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Tucson Tech: U of A to study navigation for hypersonic missiles

DARPA’s Hypersonic Air-breathing Weapon Concept (HAWC), a missile program conducted in partnership with the U.S. Air Force. (DARPA/Released)

It’s one thing to build a hypersonic missile that will fly more than five times the speed of sound.

Making it fly exactly where and when you want is perhaps a bigger challenge.

Now, University of Arizona scientists will lead an effort to solve that problem, under a Pentagon contract to study the use of artificial intelligence to improve the navigation and guidance of hypersonic aircraft, which travel at speeds of Mach 5 and higher.

In early December, UA Systems and Industrial Engineering Professor Roberto Furfaro was awarded a three-year, $4.5 million contract to lead the development of improved guidance, navigation and control systems for “autonomous vehicles operating at hypersonic speeds.”

The three-year proposed research is sponsored by the Pentagon’s Joint Hypersonic Transition Office through the University Consortium for Applied Hypersonics, which the UA joined at its inception in 2020.

The Pentagon and defense contractors, including Tucson-based Raytheon Missiles & Defense, are working to quickly field both defensive and offensive hypersonic missiles to meet a threat posed by rapid hypersonic development programs by Russia and China.

In response, the UA has beefed up its hypersonics research labs in recent years, including a major expansion of its wind-tunnel labs funded by the university and $10 million in federal and state grants.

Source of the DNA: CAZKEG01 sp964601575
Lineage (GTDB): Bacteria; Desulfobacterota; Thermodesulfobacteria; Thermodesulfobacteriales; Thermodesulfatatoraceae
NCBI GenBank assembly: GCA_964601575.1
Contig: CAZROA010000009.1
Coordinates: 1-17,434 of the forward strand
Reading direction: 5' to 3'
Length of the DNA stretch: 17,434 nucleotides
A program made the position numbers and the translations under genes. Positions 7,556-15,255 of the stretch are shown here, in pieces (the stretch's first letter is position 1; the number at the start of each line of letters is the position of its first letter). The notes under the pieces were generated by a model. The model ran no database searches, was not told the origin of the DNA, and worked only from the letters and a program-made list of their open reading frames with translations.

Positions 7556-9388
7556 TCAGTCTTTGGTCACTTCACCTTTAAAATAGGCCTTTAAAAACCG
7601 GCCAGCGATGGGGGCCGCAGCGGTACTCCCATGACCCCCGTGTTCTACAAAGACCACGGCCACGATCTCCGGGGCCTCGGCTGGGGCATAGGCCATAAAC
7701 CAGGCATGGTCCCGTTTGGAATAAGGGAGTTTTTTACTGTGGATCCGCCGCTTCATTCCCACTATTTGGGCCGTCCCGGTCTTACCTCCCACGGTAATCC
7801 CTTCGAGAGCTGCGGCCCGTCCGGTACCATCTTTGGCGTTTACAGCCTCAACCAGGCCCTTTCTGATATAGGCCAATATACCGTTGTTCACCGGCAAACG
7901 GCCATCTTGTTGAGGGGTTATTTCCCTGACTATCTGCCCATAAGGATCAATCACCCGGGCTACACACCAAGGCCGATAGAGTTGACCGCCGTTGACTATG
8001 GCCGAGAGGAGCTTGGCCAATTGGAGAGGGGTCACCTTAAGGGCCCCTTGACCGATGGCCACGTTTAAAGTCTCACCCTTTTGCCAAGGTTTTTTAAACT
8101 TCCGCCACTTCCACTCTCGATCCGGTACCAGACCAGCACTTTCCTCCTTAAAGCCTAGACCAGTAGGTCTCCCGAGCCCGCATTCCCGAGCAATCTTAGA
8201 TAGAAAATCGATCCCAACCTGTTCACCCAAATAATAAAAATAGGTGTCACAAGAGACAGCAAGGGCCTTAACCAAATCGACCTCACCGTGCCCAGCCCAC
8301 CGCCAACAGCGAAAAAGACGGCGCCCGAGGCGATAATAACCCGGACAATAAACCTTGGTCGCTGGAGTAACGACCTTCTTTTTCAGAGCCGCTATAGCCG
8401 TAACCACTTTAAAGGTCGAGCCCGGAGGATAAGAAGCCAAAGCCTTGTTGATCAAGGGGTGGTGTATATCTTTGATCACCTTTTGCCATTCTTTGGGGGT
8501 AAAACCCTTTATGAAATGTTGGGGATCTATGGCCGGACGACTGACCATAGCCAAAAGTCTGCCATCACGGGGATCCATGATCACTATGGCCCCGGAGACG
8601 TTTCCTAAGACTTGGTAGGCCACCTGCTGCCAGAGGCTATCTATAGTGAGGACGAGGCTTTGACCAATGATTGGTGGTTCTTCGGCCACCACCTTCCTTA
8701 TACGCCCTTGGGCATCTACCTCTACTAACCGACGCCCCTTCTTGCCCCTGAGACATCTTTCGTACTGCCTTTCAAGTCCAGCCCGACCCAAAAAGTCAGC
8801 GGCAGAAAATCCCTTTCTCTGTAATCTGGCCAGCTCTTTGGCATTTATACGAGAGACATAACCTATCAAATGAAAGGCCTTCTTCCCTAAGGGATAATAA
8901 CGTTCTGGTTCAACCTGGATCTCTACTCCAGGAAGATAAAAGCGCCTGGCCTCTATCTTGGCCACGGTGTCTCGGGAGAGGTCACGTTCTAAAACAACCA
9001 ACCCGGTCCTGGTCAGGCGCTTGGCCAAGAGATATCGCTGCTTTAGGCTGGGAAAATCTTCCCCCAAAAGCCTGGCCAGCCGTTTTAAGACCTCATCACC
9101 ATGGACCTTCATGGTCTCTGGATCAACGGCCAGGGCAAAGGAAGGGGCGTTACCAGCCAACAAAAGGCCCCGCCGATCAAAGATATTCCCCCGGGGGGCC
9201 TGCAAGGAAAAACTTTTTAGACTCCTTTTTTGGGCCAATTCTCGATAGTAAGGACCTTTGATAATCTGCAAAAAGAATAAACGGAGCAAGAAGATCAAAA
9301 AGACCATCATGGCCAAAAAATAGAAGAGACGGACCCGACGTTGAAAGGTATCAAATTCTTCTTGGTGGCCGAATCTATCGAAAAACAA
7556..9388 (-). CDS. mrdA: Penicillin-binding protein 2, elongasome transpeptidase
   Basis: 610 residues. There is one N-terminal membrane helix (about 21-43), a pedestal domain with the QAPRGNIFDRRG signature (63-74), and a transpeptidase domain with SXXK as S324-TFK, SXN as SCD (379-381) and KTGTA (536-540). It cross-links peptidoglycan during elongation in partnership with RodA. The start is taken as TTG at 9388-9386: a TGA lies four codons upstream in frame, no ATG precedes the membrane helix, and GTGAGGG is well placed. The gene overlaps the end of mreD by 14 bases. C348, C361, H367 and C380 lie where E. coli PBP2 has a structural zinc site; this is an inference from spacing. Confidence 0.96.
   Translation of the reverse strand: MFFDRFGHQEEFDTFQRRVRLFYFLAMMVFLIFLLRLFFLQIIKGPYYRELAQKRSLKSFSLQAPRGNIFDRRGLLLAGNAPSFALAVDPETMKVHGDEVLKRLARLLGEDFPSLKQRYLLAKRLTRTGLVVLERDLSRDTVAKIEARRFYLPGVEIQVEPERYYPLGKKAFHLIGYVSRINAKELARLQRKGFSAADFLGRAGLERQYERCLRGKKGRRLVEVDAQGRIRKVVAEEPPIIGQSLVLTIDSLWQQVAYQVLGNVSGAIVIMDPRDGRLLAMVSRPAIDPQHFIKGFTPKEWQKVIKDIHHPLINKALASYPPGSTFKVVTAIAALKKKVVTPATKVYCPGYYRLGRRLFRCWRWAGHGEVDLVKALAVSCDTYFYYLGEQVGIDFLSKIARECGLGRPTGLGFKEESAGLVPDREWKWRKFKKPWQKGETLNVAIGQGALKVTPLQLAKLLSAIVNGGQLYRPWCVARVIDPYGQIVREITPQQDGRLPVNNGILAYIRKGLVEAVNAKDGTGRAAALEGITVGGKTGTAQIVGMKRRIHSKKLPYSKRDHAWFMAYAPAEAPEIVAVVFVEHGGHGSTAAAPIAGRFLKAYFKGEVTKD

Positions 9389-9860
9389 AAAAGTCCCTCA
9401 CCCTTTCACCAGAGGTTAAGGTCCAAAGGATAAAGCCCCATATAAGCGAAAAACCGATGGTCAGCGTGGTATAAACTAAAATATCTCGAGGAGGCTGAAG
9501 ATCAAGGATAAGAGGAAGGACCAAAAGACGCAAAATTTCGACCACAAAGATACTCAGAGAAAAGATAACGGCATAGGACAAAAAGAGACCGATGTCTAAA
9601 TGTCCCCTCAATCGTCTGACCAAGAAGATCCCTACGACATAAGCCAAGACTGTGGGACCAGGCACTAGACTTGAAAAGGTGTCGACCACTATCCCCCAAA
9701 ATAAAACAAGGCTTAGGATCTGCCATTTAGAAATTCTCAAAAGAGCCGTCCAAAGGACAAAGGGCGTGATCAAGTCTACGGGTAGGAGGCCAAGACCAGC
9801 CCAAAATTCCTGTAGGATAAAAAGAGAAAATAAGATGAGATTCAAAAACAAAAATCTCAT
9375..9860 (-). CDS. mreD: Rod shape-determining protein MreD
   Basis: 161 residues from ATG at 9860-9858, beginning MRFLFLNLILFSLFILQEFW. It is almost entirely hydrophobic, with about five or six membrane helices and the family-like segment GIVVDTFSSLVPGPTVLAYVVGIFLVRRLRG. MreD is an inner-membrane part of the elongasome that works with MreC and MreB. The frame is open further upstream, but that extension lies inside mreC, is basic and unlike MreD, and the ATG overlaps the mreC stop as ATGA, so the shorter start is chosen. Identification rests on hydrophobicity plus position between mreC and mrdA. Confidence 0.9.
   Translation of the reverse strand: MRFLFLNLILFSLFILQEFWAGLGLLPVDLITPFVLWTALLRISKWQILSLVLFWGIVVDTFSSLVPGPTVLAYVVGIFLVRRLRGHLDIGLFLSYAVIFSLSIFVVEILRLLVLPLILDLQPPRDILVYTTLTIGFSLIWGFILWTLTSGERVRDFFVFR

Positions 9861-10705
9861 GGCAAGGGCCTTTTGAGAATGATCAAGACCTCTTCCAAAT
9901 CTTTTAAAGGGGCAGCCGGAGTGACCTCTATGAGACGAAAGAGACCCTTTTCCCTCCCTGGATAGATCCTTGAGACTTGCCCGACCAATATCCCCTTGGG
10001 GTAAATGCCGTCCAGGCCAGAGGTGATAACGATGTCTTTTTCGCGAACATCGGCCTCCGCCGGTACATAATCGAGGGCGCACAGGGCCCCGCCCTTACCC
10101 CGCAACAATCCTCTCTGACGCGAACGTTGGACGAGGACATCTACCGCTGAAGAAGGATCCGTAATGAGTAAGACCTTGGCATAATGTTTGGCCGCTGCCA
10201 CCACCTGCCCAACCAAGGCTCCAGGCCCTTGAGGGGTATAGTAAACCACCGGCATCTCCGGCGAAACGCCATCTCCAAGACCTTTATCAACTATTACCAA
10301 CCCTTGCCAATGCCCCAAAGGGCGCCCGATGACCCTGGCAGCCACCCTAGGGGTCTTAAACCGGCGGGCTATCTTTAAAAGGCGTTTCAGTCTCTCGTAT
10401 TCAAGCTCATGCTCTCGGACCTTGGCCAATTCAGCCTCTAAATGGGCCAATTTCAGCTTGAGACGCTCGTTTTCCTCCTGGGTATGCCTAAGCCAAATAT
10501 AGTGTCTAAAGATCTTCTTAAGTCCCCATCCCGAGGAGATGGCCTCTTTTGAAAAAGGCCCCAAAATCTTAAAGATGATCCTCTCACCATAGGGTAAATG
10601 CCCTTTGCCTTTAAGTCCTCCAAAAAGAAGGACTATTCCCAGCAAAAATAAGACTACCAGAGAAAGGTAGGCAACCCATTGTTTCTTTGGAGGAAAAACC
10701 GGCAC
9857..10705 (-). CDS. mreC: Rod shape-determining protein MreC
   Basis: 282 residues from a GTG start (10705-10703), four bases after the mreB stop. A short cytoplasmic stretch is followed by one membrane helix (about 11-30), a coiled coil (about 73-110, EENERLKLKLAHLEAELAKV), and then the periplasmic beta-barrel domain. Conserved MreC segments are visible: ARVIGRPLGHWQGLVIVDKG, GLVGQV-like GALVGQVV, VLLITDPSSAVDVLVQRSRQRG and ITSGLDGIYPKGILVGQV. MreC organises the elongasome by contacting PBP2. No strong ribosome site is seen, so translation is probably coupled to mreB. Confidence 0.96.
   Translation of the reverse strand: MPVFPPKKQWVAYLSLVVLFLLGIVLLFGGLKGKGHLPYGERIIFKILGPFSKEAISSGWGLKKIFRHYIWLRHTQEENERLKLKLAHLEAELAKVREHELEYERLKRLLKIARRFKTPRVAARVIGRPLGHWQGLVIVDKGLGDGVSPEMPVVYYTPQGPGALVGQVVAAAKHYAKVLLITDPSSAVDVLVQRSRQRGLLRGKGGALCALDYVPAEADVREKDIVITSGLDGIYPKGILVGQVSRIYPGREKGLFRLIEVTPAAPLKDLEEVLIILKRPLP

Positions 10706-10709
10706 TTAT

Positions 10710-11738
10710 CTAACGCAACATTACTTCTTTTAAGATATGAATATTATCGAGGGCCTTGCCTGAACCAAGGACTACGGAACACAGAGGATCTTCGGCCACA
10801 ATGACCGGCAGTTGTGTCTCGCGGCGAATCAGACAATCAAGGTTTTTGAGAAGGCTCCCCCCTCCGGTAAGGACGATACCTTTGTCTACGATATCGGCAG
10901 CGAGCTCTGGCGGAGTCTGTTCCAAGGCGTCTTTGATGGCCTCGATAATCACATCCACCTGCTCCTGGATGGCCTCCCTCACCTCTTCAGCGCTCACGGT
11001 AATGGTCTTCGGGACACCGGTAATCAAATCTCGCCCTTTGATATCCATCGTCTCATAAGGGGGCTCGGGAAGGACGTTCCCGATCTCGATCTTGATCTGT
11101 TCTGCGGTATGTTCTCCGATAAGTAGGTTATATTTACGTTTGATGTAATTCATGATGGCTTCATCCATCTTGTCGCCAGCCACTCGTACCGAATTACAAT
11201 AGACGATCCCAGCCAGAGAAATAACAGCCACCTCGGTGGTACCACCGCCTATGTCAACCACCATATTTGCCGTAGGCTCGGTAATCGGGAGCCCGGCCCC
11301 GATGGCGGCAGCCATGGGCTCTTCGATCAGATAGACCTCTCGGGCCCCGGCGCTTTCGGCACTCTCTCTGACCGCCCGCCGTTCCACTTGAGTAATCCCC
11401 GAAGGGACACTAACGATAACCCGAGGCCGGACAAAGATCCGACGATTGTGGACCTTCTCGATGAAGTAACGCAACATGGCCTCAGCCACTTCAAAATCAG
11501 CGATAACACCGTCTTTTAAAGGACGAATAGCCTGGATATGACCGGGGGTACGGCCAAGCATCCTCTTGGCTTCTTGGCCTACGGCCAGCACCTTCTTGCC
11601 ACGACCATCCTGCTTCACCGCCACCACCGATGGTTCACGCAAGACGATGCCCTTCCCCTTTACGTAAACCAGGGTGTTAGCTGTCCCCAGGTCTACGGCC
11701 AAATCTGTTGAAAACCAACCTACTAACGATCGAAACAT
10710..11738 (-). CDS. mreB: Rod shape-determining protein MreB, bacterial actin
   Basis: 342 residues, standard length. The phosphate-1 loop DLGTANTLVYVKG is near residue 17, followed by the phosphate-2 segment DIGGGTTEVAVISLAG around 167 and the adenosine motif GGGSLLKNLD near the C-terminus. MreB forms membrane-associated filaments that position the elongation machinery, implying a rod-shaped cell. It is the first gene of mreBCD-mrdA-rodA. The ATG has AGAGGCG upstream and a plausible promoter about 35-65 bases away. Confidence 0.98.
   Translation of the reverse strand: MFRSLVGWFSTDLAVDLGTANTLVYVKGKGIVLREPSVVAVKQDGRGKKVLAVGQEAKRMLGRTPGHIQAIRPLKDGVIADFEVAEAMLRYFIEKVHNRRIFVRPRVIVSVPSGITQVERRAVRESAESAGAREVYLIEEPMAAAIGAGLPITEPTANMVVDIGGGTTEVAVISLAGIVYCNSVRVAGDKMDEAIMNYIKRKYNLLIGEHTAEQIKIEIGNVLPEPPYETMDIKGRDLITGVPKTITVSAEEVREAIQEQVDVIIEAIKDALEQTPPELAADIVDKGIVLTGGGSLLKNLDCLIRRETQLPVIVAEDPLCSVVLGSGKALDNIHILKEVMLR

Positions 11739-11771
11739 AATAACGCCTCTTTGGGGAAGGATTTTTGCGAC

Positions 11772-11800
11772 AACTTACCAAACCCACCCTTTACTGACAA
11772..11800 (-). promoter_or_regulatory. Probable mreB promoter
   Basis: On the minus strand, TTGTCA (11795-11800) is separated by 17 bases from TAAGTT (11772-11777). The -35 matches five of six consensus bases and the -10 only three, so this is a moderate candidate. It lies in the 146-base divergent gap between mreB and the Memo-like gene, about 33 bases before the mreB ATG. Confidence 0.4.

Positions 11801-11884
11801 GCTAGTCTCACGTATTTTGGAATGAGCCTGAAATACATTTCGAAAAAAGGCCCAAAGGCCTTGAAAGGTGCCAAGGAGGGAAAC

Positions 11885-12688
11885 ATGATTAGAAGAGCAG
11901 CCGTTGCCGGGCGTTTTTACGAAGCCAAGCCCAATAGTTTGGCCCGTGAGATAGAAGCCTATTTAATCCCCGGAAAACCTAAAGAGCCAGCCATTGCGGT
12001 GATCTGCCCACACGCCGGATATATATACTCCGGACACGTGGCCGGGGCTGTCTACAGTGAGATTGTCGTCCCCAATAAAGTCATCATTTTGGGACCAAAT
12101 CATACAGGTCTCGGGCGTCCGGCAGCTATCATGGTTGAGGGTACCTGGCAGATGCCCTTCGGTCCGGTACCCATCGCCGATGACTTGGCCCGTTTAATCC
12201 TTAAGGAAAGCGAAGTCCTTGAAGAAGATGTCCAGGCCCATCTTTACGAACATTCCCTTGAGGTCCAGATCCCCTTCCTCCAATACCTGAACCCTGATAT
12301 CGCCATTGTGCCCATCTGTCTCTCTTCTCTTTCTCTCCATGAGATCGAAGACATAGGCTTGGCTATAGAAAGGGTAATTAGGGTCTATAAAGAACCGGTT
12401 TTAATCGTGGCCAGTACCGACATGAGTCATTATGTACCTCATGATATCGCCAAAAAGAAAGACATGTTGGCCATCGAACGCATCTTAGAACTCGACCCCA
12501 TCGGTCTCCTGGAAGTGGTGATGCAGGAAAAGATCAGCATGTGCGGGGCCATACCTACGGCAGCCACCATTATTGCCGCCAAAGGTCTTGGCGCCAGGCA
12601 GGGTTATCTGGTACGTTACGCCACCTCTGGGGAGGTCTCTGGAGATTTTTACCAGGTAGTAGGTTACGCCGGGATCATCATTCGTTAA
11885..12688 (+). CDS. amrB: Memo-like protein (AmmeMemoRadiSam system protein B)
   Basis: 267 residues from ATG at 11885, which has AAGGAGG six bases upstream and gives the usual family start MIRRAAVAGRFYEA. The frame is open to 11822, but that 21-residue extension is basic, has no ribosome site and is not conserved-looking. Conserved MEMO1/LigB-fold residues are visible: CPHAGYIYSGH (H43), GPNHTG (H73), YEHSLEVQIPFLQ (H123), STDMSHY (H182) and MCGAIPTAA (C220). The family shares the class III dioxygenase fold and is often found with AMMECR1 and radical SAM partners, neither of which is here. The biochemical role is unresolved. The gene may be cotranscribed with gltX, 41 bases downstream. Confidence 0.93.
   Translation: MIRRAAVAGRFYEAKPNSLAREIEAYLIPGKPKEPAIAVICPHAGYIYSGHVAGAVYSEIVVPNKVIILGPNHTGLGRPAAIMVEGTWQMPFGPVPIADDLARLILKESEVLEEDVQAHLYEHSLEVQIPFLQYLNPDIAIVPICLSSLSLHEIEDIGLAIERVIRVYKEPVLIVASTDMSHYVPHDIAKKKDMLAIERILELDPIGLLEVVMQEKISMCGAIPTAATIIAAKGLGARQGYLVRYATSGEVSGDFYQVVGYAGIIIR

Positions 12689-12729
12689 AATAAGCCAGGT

While the UA’s newest hypersonic and supersonic wind tunnels reside at the College of Aerospace and Mechanical engineering, Furfaro will lead a cross-campus, cross-disciplinary team to develop better hypersonic navigation and control systems.

Off-campus collaborators include researchers from the University of Texas-Austin and Raytheon, which has contributed to UA hypersonics research for years.

‘Nonlinear’ flight

Furfaro, the project’s principal investigator, said the UA team will work to characterize the “nonlinear” — essentially, unpredictable — nature of flight at hypersonic speeds.

“Many conventional systems are designed using linear theory and are not designed to fly or intercept at that speed,” Furfaro said. “There are a lot of things happening in hypersonic flow that are so nonlinear that they are not fully understood, that we need to characterize if we want to design systems that work under these conditions.”

The researchers will use data gathered from computer simulations and wind-tunnel tests about how vehicles behave in hypersonic flow to create a simulated environment for training the adaptive “brain” of the system.

To train hypersonic systems to navigate and react to extremely complex, high-speed situations on their own, the UA team is using a type of machine learning called meta-reinforcement learning.

“With meta learning, we can train it not only on one scenario, but on many scenarios,” Furfaro said. “The system is able to learn over a distribution environment, and every time it converges faster to the next one. By enabling this continuous learning, we are basically able to have a system that continually adapts.”